Officials funnel money toward vexing Pa. heroin problem

May 23, 2000|By DON AINES

CHAMBERSBURG, Pa. - Some juveniles suffering the symptoms of heroin withdrawal have been so ill coming to court that they have carried basins with them in case they throw up, according to Franklin County Assistant District Attorney Angela Krom.

Krom, who prosecutes juvenile criminal cases for the county, said Tuesday she has seen teenagers as young as 15 in court for heroin offenses.

She recalled one 17-year-old who was found wandering partially clothed on a winter night near Chambersburg allegedly under the influence of the drug. A few days later he was charged again, this time with bringing heroin to the county from Philadelphia.

"This is a terrifying addiction," Krom said.

On one weekend earlier this month, an Antrim Township man died of a suspected heroin overdose; a Greencastle, Pa., father and son were charged with heroin trafficking; and another Greencastle man was charged with heroin possession after he overdosed, according to Pennsylvania State Police and Greencastle Police.


State Sen. Terry Punt, R-Franklin, told the Board of County Commissioners Tuesday that the Pennsylvania Department of Community and Economic Development had approved a $50,000 grant to help fund a $158,400 heroin initiative proposed last year by Franklin County District Attorney John F. Nelson.

The state grant will be matched with $30,000 from the county, $30,000 contributed from the municipalities and a $48,400 allotment from the Pennsylvania Attorney General's Office, Nelson said. About $100,000 of the money will be used to pay the salaries and benefits of two full-time county detectives, he said.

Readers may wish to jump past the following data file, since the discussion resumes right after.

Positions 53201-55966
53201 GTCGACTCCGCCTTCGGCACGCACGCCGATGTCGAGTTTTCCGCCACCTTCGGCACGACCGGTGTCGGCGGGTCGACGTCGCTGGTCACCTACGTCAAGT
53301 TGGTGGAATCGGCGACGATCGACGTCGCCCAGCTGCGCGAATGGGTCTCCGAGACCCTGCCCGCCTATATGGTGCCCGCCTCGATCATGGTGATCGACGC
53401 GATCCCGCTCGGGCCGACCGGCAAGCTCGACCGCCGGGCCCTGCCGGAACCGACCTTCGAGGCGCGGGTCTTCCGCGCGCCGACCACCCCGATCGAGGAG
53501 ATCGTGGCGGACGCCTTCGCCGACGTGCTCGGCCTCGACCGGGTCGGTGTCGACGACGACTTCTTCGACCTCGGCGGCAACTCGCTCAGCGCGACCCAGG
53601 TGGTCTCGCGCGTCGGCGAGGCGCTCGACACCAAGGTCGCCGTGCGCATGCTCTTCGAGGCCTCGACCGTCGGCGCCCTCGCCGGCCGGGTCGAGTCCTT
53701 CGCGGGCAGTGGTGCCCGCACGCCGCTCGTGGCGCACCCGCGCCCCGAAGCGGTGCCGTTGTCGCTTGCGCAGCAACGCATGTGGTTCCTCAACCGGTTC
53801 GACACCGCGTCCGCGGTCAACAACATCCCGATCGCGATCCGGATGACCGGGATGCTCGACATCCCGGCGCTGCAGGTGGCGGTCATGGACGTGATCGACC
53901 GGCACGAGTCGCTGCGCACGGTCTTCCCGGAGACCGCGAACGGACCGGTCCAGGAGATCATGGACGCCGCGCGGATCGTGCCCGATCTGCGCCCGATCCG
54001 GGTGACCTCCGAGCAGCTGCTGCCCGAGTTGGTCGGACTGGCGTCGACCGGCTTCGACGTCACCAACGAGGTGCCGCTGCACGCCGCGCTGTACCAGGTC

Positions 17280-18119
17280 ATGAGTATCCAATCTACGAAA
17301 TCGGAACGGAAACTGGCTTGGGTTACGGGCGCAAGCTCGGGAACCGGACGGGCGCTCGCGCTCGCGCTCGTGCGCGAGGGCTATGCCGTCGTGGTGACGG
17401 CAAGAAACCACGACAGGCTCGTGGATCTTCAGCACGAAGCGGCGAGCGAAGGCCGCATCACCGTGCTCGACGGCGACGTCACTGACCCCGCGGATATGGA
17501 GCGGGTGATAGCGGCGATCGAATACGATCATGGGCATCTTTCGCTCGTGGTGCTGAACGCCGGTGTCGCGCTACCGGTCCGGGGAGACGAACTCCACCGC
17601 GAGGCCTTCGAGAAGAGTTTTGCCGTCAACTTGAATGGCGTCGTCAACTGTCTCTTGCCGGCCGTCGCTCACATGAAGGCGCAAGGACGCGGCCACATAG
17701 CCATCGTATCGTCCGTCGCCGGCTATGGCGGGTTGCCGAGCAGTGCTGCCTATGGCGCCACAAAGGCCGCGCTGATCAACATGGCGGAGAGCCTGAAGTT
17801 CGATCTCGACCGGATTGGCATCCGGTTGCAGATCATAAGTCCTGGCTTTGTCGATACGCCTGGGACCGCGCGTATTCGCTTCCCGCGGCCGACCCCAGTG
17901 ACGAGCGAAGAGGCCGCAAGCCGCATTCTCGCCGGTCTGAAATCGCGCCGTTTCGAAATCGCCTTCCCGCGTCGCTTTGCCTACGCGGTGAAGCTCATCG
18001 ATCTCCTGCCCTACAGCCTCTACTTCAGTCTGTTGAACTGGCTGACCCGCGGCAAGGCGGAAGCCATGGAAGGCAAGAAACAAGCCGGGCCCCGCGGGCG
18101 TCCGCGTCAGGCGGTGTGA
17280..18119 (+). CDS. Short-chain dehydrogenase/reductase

One detective, who had been a member of the Chambersburg Police Department on loan to the county's Drug Task Force for several years, was hired May 1, Nelson said.

Nelson showed two tiny vials of heroin that had been purchased in an investigation of drug trafficking in Greencastle. He said the vials were bought in Baltimore for $10 or $20 each and resold in Greencastle for $50.

Philadelphia is another source of heroin coming into the county, he said.

Krom said some users resell some of the drug in the county, but "On some occasions they're using it all before they get back."

The state grant replaces some of the funding for the Drug Task Force, which had relied on county and municipal contributions and money from the Attorney General's Office since it was founded in 1987. In recent years, however, Nelson said some municipalities have been reluctant to contribute because their officials viewed it as primarily a Chambersburg problem.

All but one of the 22 municipalities contributed to the heroin initiative and some gave more than was requested, Krom said.

Punt said the grant was the largest approved by the Department of Community and Economic Development's Shared Municipal Services program.

Nelson said heroin was not on the list of drugs the task force was concerned with in 1987, but it rapidly became a problem in the late 1990s. The number of heroin addiction cases managed by Franklin County Drug and Alcohol went from three in 1996-97 to 49 the following year and 51 in 1998-99.

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